The observation tower in Tena
Tena is a city with 20,000 inhabitants and located on the border to the Amazon. Most tourists come to the area to participate in guided expeditions to the rain forest. They offer tours between one and fourteen days and can also adjust to your individual needs. Otherwise, the most popular tourist activity is kayaking and you can see a lot of cars driving through the streets, packed with canoes.
A snapshot of the city, on the right the island with the park
Unfortunately, there are not a lot of sights in the city. Mainly the “La Isla Park”, which is located next to the new pedestrian bridge and the lookout tower. We met a male tapir there, that was somehow pleased a little too much about my pats and extended his fifth leg. I fled immediately, but the animal didn’t want to stop and sprinted after me – a funny moment. If it wasn’t for something on its pawn, I would probably have become the victim of a lovelorn tapir. The seemingly cumbersome animals can obviously run a lot faster than I would have thought is possible! Otherwise, the park offers some nice opportunities for photography and is very good for switching off. We spent a few hours strolling the paths. The selection of plants and bird species is simply overwhelming.
A probably lonely tapir
Note the fifth leg
The La Isla Park
The best view of our tour
From the above mentioned tours we booked a one-day trip: Hike to 3 waterfalls and out of the primeval forest again. Wellington boots, food and drinks were included in the 50 USD per person package. We started in the late morning, were dropped of in a small resort and then went into the jungle. However, we had both seriously underestimated our way through the Amazon. Instead of the nice walk we had been expecting, we went upstream, over borderline ladders, narrow and slippery ledges and up some waterfalls with ropes, deeper into the jungle. When booking, we signed that we had a “moderate state of health“ – now I understood why. As a reward for our efforts, we were able to cool off in natural pools and drink the spring water.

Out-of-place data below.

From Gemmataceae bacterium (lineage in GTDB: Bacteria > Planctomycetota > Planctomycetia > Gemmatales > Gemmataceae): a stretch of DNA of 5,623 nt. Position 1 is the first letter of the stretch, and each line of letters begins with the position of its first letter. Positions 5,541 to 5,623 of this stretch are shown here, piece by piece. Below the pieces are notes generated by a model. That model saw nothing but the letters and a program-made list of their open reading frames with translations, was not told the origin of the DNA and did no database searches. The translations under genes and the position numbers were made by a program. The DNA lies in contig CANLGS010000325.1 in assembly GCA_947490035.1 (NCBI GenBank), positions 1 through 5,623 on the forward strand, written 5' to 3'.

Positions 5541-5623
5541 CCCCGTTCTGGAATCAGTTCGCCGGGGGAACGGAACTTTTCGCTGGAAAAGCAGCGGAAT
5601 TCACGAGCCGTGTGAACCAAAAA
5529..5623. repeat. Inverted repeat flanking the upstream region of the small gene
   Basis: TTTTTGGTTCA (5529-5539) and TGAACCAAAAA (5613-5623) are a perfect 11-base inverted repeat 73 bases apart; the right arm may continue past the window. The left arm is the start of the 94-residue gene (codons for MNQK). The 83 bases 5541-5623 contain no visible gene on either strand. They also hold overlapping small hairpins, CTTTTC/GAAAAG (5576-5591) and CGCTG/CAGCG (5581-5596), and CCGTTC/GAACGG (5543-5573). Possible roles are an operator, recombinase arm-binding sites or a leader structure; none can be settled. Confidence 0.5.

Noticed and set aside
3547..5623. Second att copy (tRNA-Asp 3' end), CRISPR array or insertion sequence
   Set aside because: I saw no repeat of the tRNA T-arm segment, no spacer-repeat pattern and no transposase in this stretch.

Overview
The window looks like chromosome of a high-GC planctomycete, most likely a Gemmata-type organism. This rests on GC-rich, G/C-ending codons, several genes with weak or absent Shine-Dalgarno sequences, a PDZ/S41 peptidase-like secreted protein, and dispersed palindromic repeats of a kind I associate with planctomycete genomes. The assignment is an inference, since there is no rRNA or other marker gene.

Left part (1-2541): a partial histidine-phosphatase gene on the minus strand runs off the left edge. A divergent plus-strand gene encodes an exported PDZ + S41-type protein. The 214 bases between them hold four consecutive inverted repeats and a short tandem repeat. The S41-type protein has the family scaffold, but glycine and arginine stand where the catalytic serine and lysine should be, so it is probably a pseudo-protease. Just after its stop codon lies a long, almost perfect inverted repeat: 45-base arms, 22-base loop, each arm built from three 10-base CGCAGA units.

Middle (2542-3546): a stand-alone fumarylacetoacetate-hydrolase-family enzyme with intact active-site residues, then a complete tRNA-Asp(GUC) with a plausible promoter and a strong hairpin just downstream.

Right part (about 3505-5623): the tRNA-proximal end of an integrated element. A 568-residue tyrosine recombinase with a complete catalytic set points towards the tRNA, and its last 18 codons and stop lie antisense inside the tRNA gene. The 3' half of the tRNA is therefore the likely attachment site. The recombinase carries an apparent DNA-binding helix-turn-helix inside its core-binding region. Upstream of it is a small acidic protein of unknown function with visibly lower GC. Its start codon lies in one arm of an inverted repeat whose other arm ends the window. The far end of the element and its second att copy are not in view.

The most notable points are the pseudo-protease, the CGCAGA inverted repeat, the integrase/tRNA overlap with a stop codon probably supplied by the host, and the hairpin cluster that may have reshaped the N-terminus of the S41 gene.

A slice from a tree used as decoration
After we reached the last waterfall and had lunch, we went up a steep mountain next to the waterfall and through the middle of the thicket of plants to the meeting point. On our way the guide stopped over and over and explained the fauna, plants and wildlife. We got ants to eat, which we literally sucked from the stem of a leaf. The weird thing is, they taste like lemon. The name of the ant: Lemon Ant. Even weirder: The crawling between the teeth. It will probably take a while to still your hunger on ants, but they taste much better than expected and have a refreshing effect!
A waterfall we climbed
The way through the jungle was anything but easy and I once again remembered the “moderate state of health”. I would really recommend a tour only to people who are physically at least halfway fit. We often climbed slippery slopes, where a wrong step would end in a deep fall. I also think not everybody is able to climb up the waterfalls or cross some “natural bridges”. By the way, with the moderate state of health you also sign, that you could hurt yourself in the jungle and are difficult to reach.
Some native flowers
The view from the observation tower
After about 5 hours we came back to the road, both delighted. The first hours in the water had been fun, but the way back was rather unspectacular. Nevertheless, I would join the tour again – but show up in bathing shorts and only take the bare essentials. We had a backpack with us, which bothered enormously while climbing.
Tes in a good mood
After Tena, we took the bus to Papallacta – my favorite. What’s special, you ask? I’ll tell you, in my next post.